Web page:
16 When you fast, do not look somber as the hypocrites do, for they disfigure their faces to show others they are fasting. Truly I tell you, they have received their reward in full. 17 But when you fast, put oil on your head and wash your face, 18 so that it will not be obvious to others that you are fasting, but only to your Father, who is unseen; and your Father, who sees what is done in secret, will reward you.
The requirement that the fasting be done in secret is consistent with the requirement for secrecy with prayer. And once again there is a mention of an undefined reward for making these devotionals in secret. I love this as it’s marketing genius. It leaves it completely open to the faithful to decide the reward itself. Win $2 on a scratch-it, get a job interview, find out you’re pregnant, survive a plane crash; the credit for any one of these can be attributed to cutting back on the calories for God. And if nothing good happens, then there’s still your eternal reward to hope for. Just don’t forget to put some oil on your head and wash your face.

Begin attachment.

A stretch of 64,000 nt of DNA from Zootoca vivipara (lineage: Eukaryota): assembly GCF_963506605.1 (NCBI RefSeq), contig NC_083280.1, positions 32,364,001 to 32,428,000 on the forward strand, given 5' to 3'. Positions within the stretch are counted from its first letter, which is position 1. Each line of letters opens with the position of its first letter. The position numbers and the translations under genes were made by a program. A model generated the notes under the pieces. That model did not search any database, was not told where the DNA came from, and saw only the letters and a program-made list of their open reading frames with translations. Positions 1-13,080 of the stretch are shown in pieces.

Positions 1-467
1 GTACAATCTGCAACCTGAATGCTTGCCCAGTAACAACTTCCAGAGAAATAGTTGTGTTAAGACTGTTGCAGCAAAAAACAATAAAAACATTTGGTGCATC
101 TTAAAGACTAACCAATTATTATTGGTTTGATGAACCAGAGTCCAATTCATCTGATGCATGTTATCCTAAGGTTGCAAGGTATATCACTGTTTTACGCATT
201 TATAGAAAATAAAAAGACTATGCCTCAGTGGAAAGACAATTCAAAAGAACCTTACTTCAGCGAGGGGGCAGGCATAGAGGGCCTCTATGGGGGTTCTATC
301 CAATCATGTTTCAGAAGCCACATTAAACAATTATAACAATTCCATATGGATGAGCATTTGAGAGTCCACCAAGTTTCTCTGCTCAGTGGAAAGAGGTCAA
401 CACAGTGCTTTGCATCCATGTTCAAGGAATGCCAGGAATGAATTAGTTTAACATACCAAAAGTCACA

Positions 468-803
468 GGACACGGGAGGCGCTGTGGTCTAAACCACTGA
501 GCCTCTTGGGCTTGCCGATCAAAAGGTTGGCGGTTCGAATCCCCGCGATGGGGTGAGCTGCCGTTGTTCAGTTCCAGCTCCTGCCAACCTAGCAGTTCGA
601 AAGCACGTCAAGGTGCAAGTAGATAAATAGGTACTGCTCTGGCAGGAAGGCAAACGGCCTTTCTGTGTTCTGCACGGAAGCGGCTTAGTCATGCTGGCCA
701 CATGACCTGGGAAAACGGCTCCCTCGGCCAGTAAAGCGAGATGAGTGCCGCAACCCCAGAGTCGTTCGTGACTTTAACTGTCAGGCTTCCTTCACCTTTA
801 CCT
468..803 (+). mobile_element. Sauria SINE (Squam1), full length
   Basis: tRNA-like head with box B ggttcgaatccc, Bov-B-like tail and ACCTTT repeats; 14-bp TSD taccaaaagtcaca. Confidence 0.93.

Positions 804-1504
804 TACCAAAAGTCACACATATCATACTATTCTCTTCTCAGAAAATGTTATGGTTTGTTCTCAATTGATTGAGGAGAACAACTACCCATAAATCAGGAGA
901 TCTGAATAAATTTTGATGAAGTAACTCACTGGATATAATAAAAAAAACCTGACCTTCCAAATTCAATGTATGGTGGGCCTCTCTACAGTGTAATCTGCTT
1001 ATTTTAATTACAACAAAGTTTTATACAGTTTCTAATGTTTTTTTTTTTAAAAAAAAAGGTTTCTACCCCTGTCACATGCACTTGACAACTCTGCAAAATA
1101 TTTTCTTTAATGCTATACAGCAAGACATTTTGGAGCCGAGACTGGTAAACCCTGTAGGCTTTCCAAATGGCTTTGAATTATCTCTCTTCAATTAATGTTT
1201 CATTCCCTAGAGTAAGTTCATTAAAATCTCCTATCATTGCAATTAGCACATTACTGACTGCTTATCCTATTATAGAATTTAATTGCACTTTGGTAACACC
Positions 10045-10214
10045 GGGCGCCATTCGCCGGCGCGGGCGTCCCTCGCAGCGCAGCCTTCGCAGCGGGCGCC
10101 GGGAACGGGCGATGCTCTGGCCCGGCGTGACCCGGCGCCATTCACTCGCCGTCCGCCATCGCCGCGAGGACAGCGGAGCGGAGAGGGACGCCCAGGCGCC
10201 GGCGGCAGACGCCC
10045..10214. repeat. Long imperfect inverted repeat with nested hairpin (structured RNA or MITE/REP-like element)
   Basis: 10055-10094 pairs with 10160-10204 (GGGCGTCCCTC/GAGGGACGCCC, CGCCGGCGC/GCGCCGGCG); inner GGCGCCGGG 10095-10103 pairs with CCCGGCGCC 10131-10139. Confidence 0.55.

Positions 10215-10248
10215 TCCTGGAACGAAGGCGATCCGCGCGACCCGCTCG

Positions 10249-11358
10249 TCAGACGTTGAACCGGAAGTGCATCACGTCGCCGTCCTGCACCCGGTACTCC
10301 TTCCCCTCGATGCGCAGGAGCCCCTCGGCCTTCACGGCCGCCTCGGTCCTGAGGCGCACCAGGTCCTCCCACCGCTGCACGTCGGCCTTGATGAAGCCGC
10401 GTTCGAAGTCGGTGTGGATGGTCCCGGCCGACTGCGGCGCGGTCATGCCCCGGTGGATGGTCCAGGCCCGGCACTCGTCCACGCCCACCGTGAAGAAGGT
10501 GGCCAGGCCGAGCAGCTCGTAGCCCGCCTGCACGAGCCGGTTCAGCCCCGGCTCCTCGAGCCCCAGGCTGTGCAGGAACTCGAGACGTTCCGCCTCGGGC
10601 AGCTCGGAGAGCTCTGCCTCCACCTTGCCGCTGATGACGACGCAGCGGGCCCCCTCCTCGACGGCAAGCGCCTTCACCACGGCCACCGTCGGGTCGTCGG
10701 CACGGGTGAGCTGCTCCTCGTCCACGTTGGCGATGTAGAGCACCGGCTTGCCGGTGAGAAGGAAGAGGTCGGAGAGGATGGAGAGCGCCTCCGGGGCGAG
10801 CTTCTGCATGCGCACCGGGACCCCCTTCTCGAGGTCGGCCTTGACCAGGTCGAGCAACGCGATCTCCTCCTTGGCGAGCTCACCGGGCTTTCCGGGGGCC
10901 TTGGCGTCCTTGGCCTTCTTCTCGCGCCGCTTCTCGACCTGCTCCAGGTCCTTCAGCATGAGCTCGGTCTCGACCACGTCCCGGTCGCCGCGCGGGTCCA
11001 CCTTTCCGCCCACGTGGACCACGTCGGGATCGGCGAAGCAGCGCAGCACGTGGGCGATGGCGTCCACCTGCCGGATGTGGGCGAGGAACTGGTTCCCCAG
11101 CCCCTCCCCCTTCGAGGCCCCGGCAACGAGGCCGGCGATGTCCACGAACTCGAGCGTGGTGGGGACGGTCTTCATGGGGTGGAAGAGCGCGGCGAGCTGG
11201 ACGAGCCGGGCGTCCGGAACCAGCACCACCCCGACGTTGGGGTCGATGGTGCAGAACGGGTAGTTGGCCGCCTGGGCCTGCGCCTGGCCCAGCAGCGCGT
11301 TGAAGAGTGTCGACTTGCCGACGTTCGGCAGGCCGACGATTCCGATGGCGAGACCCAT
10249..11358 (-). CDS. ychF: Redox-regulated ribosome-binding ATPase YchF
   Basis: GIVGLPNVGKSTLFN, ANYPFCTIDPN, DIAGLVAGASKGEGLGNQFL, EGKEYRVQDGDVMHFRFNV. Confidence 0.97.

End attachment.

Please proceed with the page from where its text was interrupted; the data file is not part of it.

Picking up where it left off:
What I do find funny is rather than limiting himself to just saying don’t make a show of your fasting, Jesus offers this actual personal grooming advice on how to fake normalcy when fasting. Of course the reader can mentally updated his advice to ones more in line with modern standards of grooming, but the directive as it is is to put oil on one’s head, and this cements the text as very much a product of its time. It’s one of those directives where the faithful are meant to follow it in spirit rather than in letter, which makes the definitive addition of the oil and face wash a stumbling block to those who want to interpret every one of Jesus’s utterances literally. And for the faithful who want to read it in spirit, it also raises the question which other verses should be given the same leeway in interpretation.